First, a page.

I can hear the soft rumble of my Mom’s snoring over the incessant little German clock she has stuck on her fridge. I can hear that clock even when she’s got her Telenovelas blasting on the tv. Banging away the minutes of our lives.
From the mountains of Utah to the swampland that is Florida. Two short flights away. What would have taken days or weeks driving time (preferred method) took 6 hours counting the layover. Of course the whole endeavor takes weeks off your life span when one factors in the stress of flying.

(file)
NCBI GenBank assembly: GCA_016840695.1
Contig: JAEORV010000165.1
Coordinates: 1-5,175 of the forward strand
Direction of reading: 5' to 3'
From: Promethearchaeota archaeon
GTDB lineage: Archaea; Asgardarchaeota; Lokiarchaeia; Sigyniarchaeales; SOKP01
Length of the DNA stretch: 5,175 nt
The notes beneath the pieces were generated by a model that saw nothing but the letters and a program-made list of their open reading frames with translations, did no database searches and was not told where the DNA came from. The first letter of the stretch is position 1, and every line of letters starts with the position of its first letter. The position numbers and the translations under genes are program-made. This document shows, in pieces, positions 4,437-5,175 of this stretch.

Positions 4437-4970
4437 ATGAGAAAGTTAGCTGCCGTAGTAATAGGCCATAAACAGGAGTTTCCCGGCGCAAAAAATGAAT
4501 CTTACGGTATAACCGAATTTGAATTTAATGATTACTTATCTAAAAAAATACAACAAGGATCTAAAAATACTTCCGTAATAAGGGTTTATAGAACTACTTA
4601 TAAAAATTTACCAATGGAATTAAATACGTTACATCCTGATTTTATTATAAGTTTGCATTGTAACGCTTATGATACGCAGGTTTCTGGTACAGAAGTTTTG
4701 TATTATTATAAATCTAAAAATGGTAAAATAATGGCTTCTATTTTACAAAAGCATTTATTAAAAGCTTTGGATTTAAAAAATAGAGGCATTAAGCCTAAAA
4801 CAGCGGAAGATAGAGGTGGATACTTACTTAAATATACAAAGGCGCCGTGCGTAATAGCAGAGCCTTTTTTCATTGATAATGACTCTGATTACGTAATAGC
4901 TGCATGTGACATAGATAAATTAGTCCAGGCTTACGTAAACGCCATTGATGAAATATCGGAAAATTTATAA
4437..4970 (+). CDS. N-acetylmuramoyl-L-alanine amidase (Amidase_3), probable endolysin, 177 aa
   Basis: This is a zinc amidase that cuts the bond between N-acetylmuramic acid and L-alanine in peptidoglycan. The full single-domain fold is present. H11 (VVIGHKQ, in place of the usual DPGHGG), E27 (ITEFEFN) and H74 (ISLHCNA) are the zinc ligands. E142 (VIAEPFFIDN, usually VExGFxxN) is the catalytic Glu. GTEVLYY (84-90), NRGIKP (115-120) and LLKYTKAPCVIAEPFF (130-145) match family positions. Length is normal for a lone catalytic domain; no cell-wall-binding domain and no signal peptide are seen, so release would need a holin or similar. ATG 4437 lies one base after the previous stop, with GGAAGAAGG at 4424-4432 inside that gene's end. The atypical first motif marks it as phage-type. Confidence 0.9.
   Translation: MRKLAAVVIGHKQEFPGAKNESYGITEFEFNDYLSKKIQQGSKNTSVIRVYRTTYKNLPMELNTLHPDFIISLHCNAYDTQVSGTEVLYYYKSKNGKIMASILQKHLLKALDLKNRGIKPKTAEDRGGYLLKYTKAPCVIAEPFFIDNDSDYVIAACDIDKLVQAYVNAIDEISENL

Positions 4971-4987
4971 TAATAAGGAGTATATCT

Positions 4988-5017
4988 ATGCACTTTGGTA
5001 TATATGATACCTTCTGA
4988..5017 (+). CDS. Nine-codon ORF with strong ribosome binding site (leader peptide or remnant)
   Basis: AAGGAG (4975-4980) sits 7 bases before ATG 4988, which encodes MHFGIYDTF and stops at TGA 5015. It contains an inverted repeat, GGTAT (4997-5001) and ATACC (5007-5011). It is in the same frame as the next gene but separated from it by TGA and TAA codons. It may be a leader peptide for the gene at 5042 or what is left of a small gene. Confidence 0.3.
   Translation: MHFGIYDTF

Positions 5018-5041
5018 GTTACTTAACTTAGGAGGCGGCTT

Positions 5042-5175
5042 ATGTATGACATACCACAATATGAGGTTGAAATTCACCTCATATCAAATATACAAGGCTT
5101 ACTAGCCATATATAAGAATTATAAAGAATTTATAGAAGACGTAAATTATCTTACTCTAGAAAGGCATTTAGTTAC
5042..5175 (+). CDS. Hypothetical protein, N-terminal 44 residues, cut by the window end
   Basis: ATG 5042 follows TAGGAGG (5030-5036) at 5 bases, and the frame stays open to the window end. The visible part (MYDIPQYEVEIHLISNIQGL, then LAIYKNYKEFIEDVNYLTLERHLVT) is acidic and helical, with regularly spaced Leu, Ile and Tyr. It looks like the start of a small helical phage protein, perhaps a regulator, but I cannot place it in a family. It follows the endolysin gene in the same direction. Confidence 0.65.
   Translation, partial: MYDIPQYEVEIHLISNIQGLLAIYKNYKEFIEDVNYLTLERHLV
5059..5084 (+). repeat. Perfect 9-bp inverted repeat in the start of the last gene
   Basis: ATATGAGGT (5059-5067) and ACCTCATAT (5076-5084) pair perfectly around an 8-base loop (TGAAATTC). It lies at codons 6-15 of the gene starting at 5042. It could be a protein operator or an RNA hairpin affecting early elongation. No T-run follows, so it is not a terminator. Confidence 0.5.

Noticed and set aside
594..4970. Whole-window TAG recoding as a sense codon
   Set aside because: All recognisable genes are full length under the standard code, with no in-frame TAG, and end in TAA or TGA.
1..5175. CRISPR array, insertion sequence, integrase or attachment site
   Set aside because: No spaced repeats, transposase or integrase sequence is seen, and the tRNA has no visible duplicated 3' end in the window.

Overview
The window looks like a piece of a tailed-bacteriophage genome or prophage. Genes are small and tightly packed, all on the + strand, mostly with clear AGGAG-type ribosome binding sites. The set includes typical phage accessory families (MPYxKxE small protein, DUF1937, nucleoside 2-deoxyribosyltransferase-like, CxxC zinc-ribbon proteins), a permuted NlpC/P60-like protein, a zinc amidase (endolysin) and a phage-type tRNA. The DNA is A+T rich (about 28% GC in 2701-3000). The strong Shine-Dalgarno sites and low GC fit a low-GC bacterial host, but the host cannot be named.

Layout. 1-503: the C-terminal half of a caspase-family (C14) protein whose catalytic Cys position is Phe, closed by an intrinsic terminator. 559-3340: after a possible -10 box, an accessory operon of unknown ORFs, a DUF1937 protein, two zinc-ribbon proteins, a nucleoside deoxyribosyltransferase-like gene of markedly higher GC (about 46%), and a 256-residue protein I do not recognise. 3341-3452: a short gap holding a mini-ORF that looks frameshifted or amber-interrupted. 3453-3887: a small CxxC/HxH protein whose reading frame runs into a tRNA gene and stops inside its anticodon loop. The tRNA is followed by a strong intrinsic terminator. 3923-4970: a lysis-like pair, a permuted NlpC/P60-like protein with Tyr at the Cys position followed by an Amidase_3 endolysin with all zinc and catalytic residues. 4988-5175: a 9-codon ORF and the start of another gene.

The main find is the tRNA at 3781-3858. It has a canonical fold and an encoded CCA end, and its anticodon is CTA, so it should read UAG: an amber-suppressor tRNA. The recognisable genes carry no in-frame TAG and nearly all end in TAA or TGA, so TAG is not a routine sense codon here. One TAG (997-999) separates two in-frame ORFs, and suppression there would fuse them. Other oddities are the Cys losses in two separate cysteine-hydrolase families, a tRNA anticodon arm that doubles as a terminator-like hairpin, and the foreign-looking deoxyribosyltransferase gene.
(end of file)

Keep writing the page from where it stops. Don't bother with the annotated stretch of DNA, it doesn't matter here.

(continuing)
I’ve come to Florida to help my Mom sort her shit. And boy howdy, her shit needs some sorting. She’s not a hoarder exactly she’s just not very organized. Her flat is filled with chotchkies and little bits of paper she’s written things on that she doesn’t want to forget. Then she forgets where she put the little bits of paper. You’ve never seen such chaos. It’s an exact reflection of her mind these days. I started the “sorting” soon after arriving though she is unaware. I know how that sounds but I also know she won’t miss any of the things I’ve tossed while she’s sleeping or in the shower. She doesn’t remember most of what she has. We open a box and it’s like Christmas! We’ve done some “sorting” together in addition to my solo work. The excruciating “but I might need those 20 (hideous nylon) lace curtain panels” or the 6 shower curtains for the one bathroom, or the eight 20-year-old suitcases with broken zippers. When I gently remind her that she might only need one she acquiesces but insists on offering it to her neighbor before giving it to the Goodwill. I cringe at the thought. Most of the stuff she is grudgingly willing to part with she insists on offering first to friends who she believes will appreciate and love these things as much as she does. I feel her pain. I remember my first bouts of purging and how difficult it was to let stuff go because I might someday need them. I’ve not missed a single thing. Letting go has become easy.